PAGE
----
A Compromised Choice
Question: Dr.Crapo: I’m a twenty-eight year old student. I have two teeth that are black, one of which is broken off. I can see dark black halos between some of my other front teeth. I still have all my upper teeth, though as I said, two are black. I saw a dentist and he said I had decay in all my upper teeth but they could be saved. That’s great because I’d like these teeth cleaned up so they look nice. My bottom teeth – well that’s another story. I have eight teeth left on the bottom and the back is broken and killing me. I was told by this dentist that I had three cavities on the lower front teeth but they could be fixed. I asked him if I got the front teeth fixed on the bottom, could he hook up some teeth so I’d have back teeth to chew with. He took a look to see and then said “you don’t have very much bone left”. He said he was surprised to see so much bone gone on someone my age. He thought bone was taken when the teeth were yarded. He said there wasn’t enough bone to put in implants and a partial denture might not have enough grip to stay in. I’ve got to get something done but I don’t have any money. Where do I go from here?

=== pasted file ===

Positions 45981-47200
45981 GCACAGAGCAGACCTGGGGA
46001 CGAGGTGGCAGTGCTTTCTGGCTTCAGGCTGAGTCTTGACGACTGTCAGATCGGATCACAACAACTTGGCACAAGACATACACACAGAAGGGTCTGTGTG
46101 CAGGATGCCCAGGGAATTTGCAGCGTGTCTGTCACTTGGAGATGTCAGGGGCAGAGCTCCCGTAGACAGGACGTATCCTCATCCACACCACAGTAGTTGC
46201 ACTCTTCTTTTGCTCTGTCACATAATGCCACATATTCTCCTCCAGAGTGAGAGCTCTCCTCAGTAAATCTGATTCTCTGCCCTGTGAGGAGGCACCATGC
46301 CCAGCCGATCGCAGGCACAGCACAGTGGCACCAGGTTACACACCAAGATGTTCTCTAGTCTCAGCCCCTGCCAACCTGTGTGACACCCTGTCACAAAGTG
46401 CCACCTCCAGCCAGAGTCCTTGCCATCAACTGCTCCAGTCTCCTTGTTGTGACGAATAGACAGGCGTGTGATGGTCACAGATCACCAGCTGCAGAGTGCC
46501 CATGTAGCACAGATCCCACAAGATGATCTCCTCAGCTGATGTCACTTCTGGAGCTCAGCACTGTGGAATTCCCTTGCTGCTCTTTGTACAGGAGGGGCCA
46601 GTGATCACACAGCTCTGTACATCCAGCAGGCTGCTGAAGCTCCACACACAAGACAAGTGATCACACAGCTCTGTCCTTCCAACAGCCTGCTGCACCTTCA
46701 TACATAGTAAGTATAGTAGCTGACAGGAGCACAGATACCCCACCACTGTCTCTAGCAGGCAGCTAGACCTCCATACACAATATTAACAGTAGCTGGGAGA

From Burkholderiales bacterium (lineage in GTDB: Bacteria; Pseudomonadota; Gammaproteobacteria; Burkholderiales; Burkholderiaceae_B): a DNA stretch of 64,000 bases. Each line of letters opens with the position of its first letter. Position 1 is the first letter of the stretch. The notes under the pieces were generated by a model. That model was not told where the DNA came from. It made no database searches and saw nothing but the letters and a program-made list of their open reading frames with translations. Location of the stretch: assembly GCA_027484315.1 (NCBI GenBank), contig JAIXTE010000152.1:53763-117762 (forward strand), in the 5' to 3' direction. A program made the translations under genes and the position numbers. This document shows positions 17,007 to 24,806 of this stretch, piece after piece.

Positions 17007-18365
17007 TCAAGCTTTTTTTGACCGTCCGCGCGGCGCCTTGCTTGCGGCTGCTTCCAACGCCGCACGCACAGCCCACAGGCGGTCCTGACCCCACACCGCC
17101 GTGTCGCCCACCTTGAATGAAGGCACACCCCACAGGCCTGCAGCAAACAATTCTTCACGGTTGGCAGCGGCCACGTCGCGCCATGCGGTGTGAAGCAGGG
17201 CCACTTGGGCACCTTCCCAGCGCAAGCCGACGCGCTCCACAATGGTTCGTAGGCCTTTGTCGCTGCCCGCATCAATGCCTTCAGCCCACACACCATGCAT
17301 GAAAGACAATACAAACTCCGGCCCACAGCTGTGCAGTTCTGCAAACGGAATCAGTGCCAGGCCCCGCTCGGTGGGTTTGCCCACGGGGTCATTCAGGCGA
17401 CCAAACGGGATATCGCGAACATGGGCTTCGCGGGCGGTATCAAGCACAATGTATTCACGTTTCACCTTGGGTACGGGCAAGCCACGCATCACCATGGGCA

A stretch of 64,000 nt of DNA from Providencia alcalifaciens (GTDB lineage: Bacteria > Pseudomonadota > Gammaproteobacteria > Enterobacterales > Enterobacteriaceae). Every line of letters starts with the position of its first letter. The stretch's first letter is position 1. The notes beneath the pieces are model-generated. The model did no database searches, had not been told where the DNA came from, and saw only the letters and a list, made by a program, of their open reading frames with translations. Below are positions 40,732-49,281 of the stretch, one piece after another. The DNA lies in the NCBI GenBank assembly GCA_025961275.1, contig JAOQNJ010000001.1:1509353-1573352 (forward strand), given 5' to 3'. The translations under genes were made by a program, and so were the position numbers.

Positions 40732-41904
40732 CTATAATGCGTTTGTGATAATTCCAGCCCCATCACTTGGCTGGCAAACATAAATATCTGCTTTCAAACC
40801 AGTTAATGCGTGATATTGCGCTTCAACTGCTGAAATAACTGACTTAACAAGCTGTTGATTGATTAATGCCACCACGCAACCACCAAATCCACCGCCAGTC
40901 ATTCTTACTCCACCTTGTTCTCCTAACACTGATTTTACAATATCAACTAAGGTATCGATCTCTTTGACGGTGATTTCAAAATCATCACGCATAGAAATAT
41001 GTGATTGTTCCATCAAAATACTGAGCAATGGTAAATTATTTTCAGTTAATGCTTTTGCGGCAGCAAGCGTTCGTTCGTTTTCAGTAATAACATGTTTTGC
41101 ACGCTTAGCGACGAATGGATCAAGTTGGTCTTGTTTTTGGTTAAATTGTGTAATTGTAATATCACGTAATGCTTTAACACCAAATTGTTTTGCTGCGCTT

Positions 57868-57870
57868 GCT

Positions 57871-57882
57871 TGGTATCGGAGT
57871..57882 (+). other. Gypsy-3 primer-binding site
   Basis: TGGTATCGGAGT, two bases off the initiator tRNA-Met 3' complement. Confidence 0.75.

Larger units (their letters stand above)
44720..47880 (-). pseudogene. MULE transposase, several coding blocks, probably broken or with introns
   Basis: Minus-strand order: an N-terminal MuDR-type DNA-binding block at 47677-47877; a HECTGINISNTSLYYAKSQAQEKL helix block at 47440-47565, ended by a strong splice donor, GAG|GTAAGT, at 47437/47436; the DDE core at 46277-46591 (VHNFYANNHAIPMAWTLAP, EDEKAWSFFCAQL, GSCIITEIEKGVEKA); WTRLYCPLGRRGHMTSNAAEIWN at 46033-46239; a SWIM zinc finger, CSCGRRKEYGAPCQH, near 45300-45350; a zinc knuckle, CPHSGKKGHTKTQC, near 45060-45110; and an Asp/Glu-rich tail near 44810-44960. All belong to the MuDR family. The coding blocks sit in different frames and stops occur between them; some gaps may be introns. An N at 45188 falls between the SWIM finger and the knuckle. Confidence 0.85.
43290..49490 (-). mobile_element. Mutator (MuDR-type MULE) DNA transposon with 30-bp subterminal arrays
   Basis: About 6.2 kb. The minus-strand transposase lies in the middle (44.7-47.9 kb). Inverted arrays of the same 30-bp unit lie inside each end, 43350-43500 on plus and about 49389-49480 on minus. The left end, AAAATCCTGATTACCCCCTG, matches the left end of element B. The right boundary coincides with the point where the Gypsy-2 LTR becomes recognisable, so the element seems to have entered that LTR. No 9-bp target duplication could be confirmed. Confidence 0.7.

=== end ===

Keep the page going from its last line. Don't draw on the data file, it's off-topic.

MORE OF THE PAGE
Answer: Because of your age and circumstance, you present a challenge. Let’s deal with age first. If you have lost most of the bone that once housed the roots of your posterior (back) teeth, implants become much more involved and expensive. If you’re going to have posterior teeth, a partial would only speed the further loss of bone. If you lose another tooth and three of the remaining seven have decay, then removing the remaining teeth and placing 4-6 implants would keep the bone you have left and give support for all your lower back teeth.
While you could keep your upper teeth, you’d have to develop extremely good dental maintenance habits or you’d be throwing good money after bad. In your case, because of the extensive decay, have your upper teeth removed and go with an upper denture.
I don’t usually advocate taking teeth out but given your age and condition, future decay could/would undermine your investment.
If you are in otherwise good health, take this plan to parents or anyone who might help. Ask for a loan and faithfully pay it off. You’re in a tough situation. Do all you can to care for your dental health, it’ll pay dividends.
If we can help, we’d like to. Call 778-410-2080 for a consultation.